In memory of Bernie Worrell
In memory of Bernie Worrell (April 19, 1944 – June 24, 2016)
homepage photo of Bernie Worrell by Robert Sutherland-Cohen
A benefit/celebration for Bernie and his family will be held July 19 at the Wild Buffalo.
On June 24, the legendary Bernie Worrell succumbed to lung cancer and passed away. The outpouring of tributes was overwhelming from musicians such as Mike Watt and Bill Laswell (who allowed us to include them) to Les Claypool and many others. Rolling Stone paid tribute on their home page with the 10 Bernie songs you had to hear, The NY Times wrote about him, countless publications discussed his impact on music, and even more shared their personal memories.
While Bernie and his family – wife Judie and son Bassl – only lived in Whatcom County for nine months, it didn’t take long before Bernie was given the love by local musicians he so rightly deserved. We hope he absorbed and enjoyed that sense of community.
Bernie may not have been a household name to many, but serious music fans and music nerds knew and respected his work. To some, myself included, he was someone whose brilliant playing and genius creativity changed music in ways we don’t even realize. He created a vocabulary of sounds, only playing keys that didn’t utilize presets but that he could manipulate, that countless have tried to recreate and failed. He was also a musician’s musician – money wasn’t at the forefront of his mind, instead, Bernie (especially in the 90s and early 2000s) played with acts such as Captain Les’s Bucket of Bernie Brains (Les Claypool, Buckethead, Bernie, and drummer Brain), and Praxis (same line up with Bill Laswell on bass). Just before his death he was slated to go out with Les Claypool’s Delirium project with Sean Lennon. All musicians who take creativity to a new level.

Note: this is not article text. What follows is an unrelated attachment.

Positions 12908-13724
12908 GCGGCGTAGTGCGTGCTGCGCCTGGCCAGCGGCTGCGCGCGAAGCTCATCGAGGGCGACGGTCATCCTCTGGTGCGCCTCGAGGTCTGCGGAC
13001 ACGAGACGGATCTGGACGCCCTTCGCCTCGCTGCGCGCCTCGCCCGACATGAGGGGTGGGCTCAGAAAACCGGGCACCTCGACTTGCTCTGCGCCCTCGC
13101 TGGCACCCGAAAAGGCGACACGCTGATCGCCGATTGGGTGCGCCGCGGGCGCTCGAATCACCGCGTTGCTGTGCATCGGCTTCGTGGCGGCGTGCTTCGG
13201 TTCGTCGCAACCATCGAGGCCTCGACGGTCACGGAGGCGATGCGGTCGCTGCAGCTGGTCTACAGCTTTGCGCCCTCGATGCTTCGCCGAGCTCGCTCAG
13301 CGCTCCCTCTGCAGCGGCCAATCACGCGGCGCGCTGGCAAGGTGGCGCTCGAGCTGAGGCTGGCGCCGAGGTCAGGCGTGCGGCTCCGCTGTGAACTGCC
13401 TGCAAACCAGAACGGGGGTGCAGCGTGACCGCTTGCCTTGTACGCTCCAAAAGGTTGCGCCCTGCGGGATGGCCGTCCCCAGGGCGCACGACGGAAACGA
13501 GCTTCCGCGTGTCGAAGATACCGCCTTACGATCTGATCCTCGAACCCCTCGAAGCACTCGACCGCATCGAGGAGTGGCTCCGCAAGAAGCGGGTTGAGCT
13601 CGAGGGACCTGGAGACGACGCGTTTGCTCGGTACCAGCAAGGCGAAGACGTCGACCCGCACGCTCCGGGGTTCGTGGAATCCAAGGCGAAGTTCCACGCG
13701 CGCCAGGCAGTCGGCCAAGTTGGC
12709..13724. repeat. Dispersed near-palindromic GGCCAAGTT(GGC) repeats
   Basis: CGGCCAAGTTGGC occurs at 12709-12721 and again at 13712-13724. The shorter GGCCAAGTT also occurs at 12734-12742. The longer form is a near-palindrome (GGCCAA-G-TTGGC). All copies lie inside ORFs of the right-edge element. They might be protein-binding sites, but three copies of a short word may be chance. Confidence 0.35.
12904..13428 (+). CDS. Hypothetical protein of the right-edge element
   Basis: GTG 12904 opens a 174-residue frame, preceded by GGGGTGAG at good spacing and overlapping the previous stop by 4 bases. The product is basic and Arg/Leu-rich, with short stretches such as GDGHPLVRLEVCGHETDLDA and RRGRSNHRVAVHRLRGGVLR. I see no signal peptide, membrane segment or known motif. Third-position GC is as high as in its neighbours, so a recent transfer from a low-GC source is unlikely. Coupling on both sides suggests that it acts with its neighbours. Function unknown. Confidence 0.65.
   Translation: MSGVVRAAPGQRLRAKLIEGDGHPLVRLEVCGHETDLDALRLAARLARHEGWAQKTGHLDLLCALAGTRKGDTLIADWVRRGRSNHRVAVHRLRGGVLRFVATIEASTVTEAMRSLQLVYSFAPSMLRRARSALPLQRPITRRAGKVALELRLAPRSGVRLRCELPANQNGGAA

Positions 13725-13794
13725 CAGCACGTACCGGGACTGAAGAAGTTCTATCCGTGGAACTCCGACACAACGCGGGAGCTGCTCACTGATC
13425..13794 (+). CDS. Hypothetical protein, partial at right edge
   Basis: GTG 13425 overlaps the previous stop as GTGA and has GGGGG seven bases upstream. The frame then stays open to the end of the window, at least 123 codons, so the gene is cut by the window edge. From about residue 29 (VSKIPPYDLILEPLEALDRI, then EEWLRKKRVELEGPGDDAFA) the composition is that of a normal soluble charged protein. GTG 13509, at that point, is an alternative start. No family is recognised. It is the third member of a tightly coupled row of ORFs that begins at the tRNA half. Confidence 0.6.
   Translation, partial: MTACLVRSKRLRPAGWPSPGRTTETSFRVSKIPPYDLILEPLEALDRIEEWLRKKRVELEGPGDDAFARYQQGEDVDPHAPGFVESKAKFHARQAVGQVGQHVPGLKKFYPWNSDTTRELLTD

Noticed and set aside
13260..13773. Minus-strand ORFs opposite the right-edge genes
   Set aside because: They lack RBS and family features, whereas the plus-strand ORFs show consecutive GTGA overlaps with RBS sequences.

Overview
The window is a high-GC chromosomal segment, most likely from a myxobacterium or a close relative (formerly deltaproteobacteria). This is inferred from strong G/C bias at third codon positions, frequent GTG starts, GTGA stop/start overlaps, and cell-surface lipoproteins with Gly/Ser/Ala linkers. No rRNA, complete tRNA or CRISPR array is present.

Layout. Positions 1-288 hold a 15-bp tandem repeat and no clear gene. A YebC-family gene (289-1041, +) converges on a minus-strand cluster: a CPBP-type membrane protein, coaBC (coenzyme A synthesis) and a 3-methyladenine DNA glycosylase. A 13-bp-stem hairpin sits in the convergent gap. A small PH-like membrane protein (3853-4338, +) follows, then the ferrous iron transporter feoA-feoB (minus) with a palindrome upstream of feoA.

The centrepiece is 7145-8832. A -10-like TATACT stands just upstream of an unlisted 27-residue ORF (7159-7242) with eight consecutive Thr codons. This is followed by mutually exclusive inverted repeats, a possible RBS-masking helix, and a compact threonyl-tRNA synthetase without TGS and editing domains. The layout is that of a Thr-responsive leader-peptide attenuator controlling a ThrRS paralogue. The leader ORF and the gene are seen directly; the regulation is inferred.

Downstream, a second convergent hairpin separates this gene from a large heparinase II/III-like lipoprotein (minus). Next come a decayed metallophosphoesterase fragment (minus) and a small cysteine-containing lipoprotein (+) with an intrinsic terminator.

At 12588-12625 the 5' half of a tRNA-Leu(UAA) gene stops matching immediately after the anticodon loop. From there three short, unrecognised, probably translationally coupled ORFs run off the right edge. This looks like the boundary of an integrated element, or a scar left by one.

I think it was the spring of last year when I first got word the Worrells were looking to move to Whatcom County from New Jersey. Then one day last September I was in line at the Everson Market (near where I live) and saw a guy my age wearing a Bernie Worrell shirt. I made some mention to the guy that was a cool shirt and how does he know about Bernie Worrell, to which he replied, “That’s my dad.” I lost it. It was amazing how quickly I went from a respectable guy in his mid-40s to a complete fan boy, repeating over and over (while still in line), “No way, he’s your dad? No way… no way.” He let me know they’d moved to the Everson area to which Bassl was peppered with even more “no ways” and “are you serious?” Finally, as I’m trying to pay for my few groceries, a car pulls into the parking lot and he says, “That’s my dad, do you want to meet him?” I thought I was going to puke! I was about to meet BERNIE WORRELL! Bassl and I walked out of the store together and he quickly introduced me to Bernie, who was battling terrible arthritis in his hands, so he could only fist bump. All this went down within five minutes, but it’s five minutes that will live in my heart forever.
My heart sank when Iearned he was sick, but rose when I saw the community love him and when I heard updates from the Khu.éex’ sessions where Bernie’s playing seemed to get more and more cosmic. I missed his last performance in town at a free funk night at the Wild Buffalo; I was told Bernie was in another world with his playing. He wouldn’t play live again.
We learned Bernie couldn’t head out with Claypool and Lennon. He went into hospice, but then came out, passing a few days later at home. My hope is that the move here helped give him a sense of community, gave him a home, and gave him love from people who understood or admired his genius, respecting him for it. My hope is that our community made life a little brighter for him, helping him through his final days. My hope is that he felt loved, because he was.
I could write about all the persons Bernie played with, the records he made, about the concerts he played. I could write about his superhuman musical technique, his genius innovations in sound, how he changed the musical landscape of the world to the point that music has not been the same since 1969. You can do your own research on all that (and you should).
The most important things I learned from Bernie were things that transcended music: Humanity, humility, and selflessness, putting others first and how to treat people.